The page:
“I’m not trying to be the next Jimi Hendrix. I’m just trying to be the first Eric Gales.”
I had just told Eric that his new CD reminds me more of Sly and The Family Stone than Jimi Hendrix, not necessarily in the way it sounds but more in the way it pushes the listener into a new way of accepting black and white influences all in the same songs. People didn’t understand Sly’s mindset either, but, as Janis sang, if you get it, it makes you feel good.
“Right, you’re right,” Eric says “That’s fucking crazy. We didn’t talk about Jimi Hendrix (earlier in this interview), but I often give the same answer.” I asked him if his early resemblance to Hendrix and the buzz about his being a Hendrix protégé helped him more or hurt him more.
“I think it’s done neither. It helps some,” he says today upon the release of his latest album Crown. “At the end of the day, to me Hendrix was it, and I’m just trying to be the best (musician) I can be, and I just feel having my name in the same conversation with his – in the same sentence – is one of the ultimate compliments in the world. So, I feel like it compliments me because I can only let something get to me that I allow to get to me ’cause do I get tired of the reference here and there. There are times that I do and times that I don’t. and there are lots of times that it doesn’t bother me at all.”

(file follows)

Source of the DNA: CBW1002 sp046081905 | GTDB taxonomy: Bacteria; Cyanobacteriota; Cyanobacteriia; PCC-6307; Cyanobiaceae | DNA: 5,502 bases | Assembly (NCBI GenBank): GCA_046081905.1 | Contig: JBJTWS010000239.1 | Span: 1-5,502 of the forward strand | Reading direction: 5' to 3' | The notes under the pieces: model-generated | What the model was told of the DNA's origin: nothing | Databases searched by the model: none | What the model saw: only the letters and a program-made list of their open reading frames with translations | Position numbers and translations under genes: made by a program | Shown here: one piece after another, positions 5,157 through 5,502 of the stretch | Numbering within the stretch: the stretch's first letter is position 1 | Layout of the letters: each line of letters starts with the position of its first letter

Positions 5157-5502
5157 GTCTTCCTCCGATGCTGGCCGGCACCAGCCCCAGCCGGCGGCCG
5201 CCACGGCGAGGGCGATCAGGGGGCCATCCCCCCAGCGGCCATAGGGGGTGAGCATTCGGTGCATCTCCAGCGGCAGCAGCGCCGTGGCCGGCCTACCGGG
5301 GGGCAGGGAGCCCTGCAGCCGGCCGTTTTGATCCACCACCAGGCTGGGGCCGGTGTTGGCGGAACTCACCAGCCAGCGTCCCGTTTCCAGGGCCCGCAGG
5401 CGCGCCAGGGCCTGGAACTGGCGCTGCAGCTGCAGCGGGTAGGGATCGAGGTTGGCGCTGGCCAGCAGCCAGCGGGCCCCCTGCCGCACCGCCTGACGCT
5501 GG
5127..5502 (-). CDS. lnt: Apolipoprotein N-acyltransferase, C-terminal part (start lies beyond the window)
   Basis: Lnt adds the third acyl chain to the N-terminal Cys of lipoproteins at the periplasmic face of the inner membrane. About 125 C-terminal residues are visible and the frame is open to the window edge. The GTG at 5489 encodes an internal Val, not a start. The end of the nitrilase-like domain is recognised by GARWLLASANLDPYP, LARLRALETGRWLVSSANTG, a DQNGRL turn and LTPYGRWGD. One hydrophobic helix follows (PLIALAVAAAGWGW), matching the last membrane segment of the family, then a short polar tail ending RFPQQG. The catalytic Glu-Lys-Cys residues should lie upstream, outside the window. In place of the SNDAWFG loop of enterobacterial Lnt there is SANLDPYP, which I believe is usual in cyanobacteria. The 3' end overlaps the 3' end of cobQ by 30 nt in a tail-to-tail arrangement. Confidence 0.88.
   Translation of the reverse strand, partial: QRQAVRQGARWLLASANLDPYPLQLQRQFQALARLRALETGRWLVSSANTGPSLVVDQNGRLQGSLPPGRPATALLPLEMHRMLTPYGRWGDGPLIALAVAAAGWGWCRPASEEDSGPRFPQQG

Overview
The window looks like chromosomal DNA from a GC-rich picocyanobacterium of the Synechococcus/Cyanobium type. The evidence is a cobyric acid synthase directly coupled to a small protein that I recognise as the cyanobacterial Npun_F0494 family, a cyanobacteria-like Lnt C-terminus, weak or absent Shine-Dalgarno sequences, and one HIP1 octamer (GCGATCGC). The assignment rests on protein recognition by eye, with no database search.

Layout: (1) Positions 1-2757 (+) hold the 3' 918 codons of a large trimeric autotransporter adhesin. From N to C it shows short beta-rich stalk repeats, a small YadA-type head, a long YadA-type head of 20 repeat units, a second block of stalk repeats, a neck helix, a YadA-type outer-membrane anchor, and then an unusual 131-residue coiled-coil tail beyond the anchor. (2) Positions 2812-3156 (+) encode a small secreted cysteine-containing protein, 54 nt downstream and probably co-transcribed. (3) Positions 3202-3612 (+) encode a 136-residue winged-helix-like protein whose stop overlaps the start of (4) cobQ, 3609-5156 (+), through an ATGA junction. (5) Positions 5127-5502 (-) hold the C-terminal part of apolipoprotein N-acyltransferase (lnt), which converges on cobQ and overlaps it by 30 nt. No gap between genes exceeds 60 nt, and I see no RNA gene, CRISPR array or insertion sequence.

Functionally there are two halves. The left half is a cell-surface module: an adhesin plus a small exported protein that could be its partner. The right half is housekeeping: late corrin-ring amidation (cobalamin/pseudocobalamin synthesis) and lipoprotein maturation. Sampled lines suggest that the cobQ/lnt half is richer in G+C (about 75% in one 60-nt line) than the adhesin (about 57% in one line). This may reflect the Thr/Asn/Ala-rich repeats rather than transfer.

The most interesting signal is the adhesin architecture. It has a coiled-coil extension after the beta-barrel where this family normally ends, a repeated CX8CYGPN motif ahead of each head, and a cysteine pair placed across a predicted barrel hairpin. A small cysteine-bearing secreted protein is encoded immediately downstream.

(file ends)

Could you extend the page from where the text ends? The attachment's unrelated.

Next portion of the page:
The Hendrix connection has been a double-edged sword with Eric for decades. Like Jimi, Eric plays a right-handed guitar “upside-down” but is not naturally left-handed. He was taught by his brother, who is left-handed. “That’s just coincidental,” he says. “I had no idea which way they were playing. I just picked it up.” He has been a featured guest touring with the Experience Hendrix Tour and has guested on Blue Haze: Songs of Jimi Hendrix (2000), Power of Soul: A Tribute to Jimi Hendrix (2004) and Billy Cox and Buddy Miles, The Band of Gypsys Return (2004.)
“The guitar is definitely an extension of me. I believe you can get a vibe or mood or mode or personality or whatever that may be going on just by my playing.”